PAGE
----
Mike Trout is torn. The Angels center fielder is widely considered the best all-around player in baseball, and he is also a premier slugger, as evidenced by his prodigious 489-foot home run, as projected by ESPN, in Kansas City on Friday night.
Trout is a virtual lock to start his second straight All-Star game on July 15, garnering more than 4 million votes in Monday's final balloting update. He knows his participation in the home run derby would be good for the game, and he wants to show his appreciation to the fans by competing in it.
But Trout, who is batting .314 with a team-leading 18 homers and 59 runs batted in, seemed genuinely conflicted when asked what he would tell Jose Bautista, the American League home run derby captain, if the Toronto outfielder invites him to participate.
"I don't know yet, to tell you the truth," Trout said before Monday night's game against the Chicago White Sox in U.S. Cellular Field was rained out. The game will be made up as part of a doubleheader Tuesday. "It's kind of a weird topic for me right now. I have mixed feelings. I want to do it, and I don't want to do it."
Mike Scioscia would prefer Trout not do it, but ultimately, the manager said, it is the player's decision.
"As a fan, you're interested in it, it's a fun part of the All-Star experience, but I know the grind it takes to go through that, and it's affected more players' second halves than helped," Scioscia said.
"I don't think it's as much the changing of the swing. It's the volume of full-gorilla swings in a short amount of time. It's like you're on a driving range. You're letting the shaft out from the beginning. It takes a toll on your body."
Trout has played in all but four games this season. If he adds the July 14 home run derby to the All-Star game and the travel to and from Minnesota for the event, he won't get much of a break.
"Personally, I don't think it would mess up my swing — I did one in Class A," Trout said. "But the All-Star break is a time to relax, to take batting practice and enjoy the derby. I have a good time watching it. There are guys out there who want to do it. It's something I want to do, definitely, later in my career."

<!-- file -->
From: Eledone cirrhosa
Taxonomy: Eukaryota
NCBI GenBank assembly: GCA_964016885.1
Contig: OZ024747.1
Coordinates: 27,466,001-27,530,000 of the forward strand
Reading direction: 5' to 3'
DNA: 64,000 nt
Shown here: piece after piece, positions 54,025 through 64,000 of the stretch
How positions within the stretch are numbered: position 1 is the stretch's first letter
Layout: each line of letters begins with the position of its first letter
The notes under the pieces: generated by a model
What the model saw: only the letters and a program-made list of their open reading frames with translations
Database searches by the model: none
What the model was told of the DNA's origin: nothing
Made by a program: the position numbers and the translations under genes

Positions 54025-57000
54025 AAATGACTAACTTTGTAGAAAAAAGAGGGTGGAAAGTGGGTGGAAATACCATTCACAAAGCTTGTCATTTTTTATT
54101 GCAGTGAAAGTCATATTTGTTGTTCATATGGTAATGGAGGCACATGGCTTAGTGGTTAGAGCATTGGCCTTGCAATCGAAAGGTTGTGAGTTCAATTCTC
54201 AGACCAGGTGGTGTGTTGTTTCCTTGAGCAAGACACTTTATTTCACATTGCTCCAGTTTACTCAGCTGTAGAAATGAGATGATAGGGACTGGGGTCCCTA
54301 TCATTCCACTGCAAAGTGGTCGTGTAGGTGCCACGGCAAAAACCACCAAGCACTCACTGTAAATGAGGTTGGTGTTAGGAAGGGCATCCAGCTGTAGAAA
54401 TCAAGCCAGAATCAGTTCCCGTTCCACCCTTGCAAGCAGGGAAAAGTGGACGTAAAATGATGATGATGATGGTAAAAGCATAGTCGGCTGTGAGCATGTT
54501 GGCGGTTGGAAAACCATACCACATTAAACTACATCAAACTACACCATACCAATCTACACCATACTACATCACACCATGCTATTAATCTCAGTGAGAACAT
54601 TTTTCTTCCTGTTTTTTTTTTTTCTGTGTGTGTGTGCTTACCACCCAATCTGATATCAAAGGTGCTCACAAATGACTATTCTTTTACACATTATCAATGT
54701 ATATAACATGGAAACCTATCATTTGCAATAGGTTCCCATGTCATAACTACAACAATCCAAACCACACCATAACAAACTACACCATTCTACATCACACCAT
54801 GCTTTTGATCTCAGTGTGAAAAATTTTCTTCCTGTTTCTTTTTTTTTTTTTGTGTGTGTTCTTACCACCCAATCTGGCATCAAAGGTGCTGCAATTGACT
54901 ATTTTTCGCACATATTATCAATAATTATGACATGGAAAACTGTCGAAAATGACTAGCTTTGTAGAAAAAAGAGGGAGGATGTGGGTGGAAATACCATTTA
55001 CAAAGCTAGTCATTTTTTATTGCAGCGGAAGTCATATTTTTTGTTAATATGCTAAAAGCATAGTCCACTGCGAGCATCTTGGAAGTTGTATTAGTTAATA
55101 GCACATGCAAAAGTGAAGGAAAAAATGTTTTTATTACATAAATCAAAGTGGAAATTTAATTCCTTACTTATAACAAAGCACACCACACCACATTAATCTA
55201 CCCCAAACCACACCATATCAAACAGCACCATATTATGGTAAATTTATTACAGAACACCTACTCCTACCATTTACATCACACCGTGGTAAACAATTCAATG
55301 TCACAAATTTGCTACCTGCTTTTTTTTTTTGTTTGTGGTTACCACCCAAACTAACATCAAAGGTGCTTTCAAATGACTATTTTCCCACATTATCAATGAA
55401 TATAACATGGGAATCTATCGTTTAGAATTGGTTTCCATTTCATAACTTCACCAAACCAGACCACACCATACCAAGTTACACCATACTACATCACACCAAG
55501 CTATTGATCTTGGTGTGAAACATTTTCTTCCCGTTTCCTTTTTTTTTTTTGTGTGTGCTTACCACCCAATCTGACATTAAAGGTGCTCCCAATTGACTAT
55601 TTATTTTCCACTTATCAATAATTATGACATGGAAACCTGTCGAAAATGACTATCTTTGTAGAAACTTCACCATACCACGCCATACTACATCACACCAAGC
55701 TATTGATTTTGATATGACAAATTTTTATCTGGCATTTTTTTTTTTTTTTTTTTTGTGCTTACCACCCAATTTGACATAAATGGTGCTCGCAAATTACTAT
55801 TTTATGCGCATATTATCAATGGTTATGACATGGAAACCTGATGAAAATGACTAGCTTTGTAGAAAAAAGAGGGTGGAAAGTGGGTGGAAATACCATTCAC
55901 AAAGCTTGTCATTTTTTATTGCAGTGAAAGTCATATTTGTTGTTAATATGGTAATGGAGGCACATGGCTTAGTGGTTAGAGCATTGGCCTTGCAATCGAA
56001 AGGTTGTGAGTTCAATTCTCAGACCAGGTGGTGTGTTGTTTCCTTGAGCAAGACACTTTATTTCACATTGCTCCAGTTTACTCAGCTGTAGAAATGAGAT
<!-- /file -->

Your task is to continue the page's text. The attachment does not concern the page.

Monday's rainout extended Hector Santiago's stay in the rotation for at least one more game, because the Angels will need six starters over the next five days.
Garrett Richards and Jered Weaver will start Tuesday's doubleheader. Tyler Skaggs (right hamstring strain) will come off the disabled list to start Wednesday against the White Sox, and Matt Shoemaker, C.J. Wilson and Santiago will start the next three games against Houston, though not necessarily in that order.
When the Angels go back to five starters, the final spot will come down to Santiago, who is 0-7 with a 4.08 earned-run average but has given up four runs in 15 1/3 innings of three starts since June 10, or Shoemaker, who is 5-2 with a 4.50 ERA in 13 games, including eight starts.
Whoever is bumped from the rotation will probably remain in the bullpen as a long man. As a left-hander with extensive relief experience, Santiago could be a valuable asset to a bullpen that has no left-hander.
"I definitely feel like I'm throwing well enough to get my spot back, but you can't take anything away from Shoe," Santiago said. "He's been doing as good a job as anybody."
Reliever Fernando Salas (shoulder inflammation) is scheduled for another 30-pitch bullpen workout Tuesday, and Scioscia said there is a "strong chance" the right-hander will be activated Wednesday or Thursday. … Veteran right-hander Joel Pineiro, released by triple-A Salt Lake on Saturday, was hit with a 50-game suspension for testing positive for a prohibited stimulant.
Right-hander Richards (8-2, 2.76 ERA) will oppose Chicago right-hander Hector Noesi (2-5, 5.07) at U.S. Cellular Field in the first game of a doubleheader Tuesday at 2 p.m. PDT. Right-hander Weaver (8-6, 3.33) will oppose right-hander Scott Carroll (2-4, 4.76) in Game 2. On the air: TV: FS West. Radio: 830.